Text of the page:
Posted by: philippineflora | August 11, 2009


Common Name: Bitongol, Bitaog

Local names: Batarau (Cagayan, Batanes), bitaog (Babuyanes, Abra, Zambales, Ilocos Norte and Sur, Bataan, Leyte, Agusan); bitaoi (Pangasinan); bitong (Bataan); bi-taog (Cagayan, Camiguin, Isabela; bittog (Bataan); butalao (Batangas); dagkalan (Isabela);  dangkalan (Bataan, Tayabas, Camarines, Albay, Mindoro, Masbate, Negros, Capiz, Lanao, Zamboanga, Burias Island, Butuan, Cotabato, Palawan) dangkaan (Davao); palomaria (Mindoro, Tayabas, Bataan, Zambales, Pangasinan, Nueva Ecija, Cagayan, Manila, Cebu, Zamboanga; palomaria dela playa (Bataan, Laguna, Camarines, Mindoro, Misamis, Zamboanga, Basilan); pamittoagen, tambo-tambo (Jolo); Vutalau (Batanes).

International name: Poon (India), bitanghol, bitaog (Philippines), Tamanau  (New Caledonia, Penaga (Sabah), ka thang han, ka thang lan, Tang hon (Thailand), damanu (Fiji Islands).

Scientific name: Callophylum inophyllum L.

Family: Guttiferae

Bitaog is medium to large-sized tree which attains a height of 25-35 m and a diameter at breast height of 150 cm. Its trunk is short with low big branches and a dense spreading crown. The bark outside is rough, cracky, dark brown to blackish. Its leaves are simple opposite, leathery, and oblong. The inflorescences unbranch, occasionally with threeflowered branches. Flowers are snowy, white, fragrant with numerous yellow  stamens.
Fruits in a small bunch or drupe. They are round, smooth, with green exocarp measuring 3-4 cm in diameter. Its yellow seeds are enclosed in thin, dark brown cork and thin, brittle light brown shell with a diameter of 2-3 cm.

The tree is distributed throughout the Philippines, indigenous in Southeast Asia to tropical coasts, in the Pacific (Polynesian Islands). India to East Africa, northern Australia, Central and northern Queensland. Bitaog in now rare in Central Visayas. Ther are only 10 mature trees in Siquijor. In Cebu, bitaog is found in Bulhoon Municipal Hall and few trees in Osmeña Reforestation Project, Camp 7, Minglanilla, Cebu.

• Tree – shade, shelter, windbreak esplanade planting, reforestation and afforestation species.
• Timber – construction, furniture and cabinet work, ship stern, gunstock, musical instrument, cartwheel hubs, vessels, canoes and boats.
• Bark – source of tannin
• Flowers – bouquets and wreaths
• Seed – source of bitaog oil or tamanu oil, the sacred oil of ancient Tahitian. The oil is a potent healing agent that promote the formation of new tissue, thereby accelerating wound healing and growth of healthy skin a process known as cicatrisation. Bitaog oil is one of the most effective and known cicatrizing agent in nature. The oil with its unusual absorption, mild and pleasant aroma makes it ideal for use in lotions, creams and other cosmetic products. It is also excellent for soap making. The Polynesian women use it for the care of their babies skin, which is sensitive to rashes and other skin problems. It is also a traditional topical aid where the oil is applied to cuts, scrapes, burns, insect bites and stings, abrasions, acne and acne scars, psoriasis, diabetic sores, anal fissures, sunburn, dry or scaly skin, blisters, eczema, herpes sores, athlete foot, foot, foot and body odor and hair loss. The oil when massaged into the skin relieves neuralgia, rheumatism, sprains and sciantica. It also has antibacterial and anti-inflammatory properties. The ethyl ether of the oil is used as an intramuscular injection to relieve pain and symptom of leprosy. It also combats head lice and eliminates dandruff. Used as illuminant in the rural areas, the freshly fallen fruits are gathered and the pulp is allowed to ferment. The fermented pulp is removed by hand. The thin shell is then cracked and the kernel is thinly sliced and dried thoroughly under the sun. The dried kernel slivers are steamed and the oil is squeezed by hands. The extracted oil is used as lamp oil and in the preparation of varnish.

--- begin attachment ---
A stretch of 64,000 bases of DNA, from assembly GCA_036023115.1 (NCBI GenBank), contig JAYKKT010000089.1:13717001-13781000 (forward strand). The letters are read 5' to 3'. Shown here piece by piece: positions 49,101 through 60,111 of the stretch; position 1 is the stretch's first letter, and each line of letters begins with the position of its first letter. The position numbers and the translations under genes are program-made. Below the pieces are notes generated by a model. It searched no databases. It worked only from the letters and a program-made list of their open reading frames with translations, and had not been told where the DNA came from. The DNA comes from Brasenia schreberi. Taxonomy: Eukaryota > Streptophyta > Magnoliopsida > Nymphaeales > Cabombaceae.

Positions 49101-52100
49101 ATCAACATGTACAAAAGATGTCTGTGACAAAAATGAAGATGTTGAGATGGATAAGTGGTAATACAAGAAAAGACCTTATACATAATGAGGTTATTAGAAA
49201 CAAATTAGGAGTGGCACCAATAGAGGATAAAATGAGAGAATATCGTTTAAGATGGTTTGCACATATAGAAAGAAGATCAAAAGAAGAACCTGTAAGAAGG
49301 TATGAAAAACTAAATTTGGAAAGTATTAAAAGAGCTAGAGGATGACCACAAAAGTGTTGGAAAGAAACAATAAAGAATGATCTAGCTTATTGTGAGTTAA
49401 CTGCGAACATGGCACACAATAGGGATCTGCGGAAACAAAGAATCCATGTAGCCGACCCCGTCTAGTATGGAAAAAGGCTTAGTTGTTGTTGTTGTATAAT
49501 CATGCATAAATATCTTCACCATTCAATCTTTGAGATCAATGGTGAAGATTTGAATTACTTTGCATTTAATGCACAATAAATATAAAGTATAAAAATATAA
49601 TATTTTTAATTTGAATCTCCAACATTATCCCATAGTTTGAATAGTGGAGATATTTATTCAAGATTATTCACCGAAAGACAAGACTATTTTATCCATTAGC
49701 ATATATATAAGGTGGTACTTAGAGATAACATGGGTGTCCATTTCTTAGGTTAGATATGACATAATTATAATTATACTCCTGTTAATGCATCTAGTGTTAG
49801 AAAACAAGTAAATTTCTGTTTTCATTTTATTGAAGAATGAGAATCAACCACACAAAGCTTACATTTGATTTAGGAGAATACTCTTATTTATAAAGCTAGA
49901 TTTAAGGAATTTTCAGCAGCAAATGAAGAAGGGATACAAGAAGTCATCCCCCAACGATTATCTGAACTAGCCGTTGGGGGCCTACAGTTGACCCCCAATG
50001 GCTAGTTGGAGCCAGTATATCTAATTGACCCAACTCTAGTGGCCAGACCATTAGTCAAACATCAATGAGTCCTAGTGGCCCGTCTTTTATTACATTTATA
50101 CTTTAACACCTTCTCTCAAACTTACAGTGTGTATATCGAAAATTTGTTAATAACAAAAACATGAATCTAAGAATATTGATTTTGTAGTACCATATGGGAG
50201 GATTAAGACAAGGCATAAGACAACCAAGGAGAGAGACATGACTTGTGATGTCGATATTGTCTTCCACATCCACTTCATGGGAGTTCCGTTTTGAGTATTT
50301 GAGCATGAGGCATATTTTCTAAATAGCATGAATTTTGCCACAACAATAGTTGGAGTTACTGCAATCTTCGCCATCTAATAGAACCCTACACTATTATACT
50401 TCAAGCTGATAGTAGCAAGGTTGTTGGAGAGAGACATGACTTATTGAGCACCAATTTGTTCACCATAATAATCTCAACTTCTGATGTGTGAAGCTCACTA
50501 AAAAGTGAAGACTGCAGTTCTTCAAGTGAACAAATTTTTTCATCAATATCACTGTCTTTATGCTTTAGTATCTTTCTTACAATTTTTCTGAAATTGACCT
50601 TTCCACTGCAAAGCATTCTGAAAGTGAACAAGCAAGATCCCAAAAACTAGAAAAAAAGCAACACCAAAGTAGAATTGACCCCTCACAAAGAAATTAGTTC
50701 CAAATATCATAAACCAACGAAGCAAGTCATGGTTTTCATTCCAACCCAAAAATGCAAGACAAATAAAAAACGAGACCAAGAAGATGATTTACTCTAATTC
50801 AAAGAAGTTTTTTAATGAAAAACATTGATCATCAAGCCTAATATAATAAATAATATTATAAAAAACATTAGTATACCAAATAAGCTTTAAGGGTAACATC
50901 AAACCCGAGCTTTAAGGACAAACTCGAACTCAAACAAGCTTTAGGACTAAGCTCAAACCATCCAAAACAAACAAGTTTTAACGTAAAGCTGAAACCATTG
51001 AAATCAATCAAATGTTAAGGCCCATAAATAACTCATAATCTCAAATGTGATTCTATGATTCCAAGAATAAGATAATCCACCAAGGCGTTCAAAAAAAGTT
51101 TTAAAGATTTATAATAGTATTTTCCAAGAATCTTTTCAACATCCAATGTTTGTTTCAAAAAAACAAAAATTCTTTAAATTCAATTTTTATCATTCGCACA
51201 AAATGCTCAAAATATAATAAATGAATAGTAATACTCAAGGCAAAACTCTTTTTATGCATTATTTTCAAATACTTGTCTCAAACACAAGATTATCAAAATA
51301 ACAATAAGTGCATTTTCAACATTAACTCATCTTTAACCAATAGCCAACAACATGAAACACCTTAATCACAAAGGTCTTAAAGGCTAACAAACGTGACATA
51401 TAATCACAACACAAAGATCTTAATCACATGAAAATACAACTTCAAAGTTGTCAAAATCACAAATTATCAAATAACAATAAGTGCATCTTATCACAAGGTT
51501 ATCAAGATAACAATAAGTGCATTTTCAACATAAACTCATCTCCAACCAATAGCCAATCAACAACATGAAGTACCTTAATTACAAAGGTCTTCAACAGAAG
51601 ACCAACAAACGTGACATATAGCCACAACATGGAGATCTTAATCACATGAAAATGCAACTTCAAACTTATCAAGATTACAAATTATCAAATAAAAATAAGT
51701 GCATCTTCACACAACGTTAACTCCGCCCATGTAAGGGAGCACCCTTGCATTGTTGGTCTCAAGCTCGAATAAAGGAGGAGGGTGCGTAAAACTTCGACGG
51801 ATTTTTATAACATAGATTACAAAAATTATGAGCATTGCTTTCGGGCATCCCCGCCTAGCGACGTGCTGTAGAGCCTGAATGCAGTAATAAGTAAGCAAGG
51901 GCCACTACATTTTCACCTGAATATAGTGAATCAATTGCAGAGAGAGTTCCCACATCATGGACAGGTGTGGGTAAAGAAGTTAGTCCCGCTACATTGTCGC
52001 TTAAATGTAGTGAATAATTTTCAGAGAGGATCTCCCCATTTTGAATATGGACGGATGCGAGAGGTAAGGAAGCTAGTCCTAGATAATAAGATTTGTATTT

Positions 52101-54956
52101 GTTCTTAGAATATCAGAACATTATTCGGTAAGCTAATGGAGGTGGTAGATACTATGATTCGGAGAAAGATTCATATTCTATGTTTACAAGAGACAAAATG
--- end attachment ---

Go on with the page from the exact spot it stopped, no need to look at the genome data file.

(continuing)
Bitaog oil is greenish yellow in color: The kernels contain 60-75% oil. The oil contains 71.5% fatty oil and 28.4% resin. The fatty acids consist largely of palmitic, oleic and stearic acid.

Bitaog is common in seashores and sandy beaches. It is also found in areas with sandy soil.

Site requirements
Bitaog grows in the uplands up to 400-500 m asl. It needs calcarious soil with high pH. It can also grow in mine tailing areas and degraded soil.

Seed Technology
Bitaog can be propagated through seeds. Collect the seeds from the tree either by picking individual fruits, looping off the branches with pruning poles, or collecting them from the ground. Extract the pulp manually. Air dry the seeds. Do not dry under the sun. Store seeds at an MC of 20% and above in a refrigerator or in air tight container. Bitaog seed count is 78 seeds/liter. The seed type is intermediate.

Nursery practices
Before planting the seeds, pre-treatment is important. Remove the shell completely then soak the seeds in tap water overnight. Seeds will germinate in 8-12 days. The treated seeds are then directly sowed in the medium containing 1:1:1 ordinary garden soil, dried humus, and fine sand in plastic trays or in seed boxes. Bitaog can also be propagated by wildlings which abound under the canopy of some mother trees. Bitaog wildlings, having hardy thick leaves, have a high survival rate.

Plantation establishment
Uproot wildlings by breaking the soil with a spade after heavy rain. Uprooted wildlings are then packed in newspaper and used clothing before placing them in a folded banana leaf/sheath.


Florido, Helen and Fe Cortiguerra. Research Information Series on Ecosystems. Volume 16 No. 1. January – April 2004. Ecosystems Research and Development Bureau. College, Laguna.


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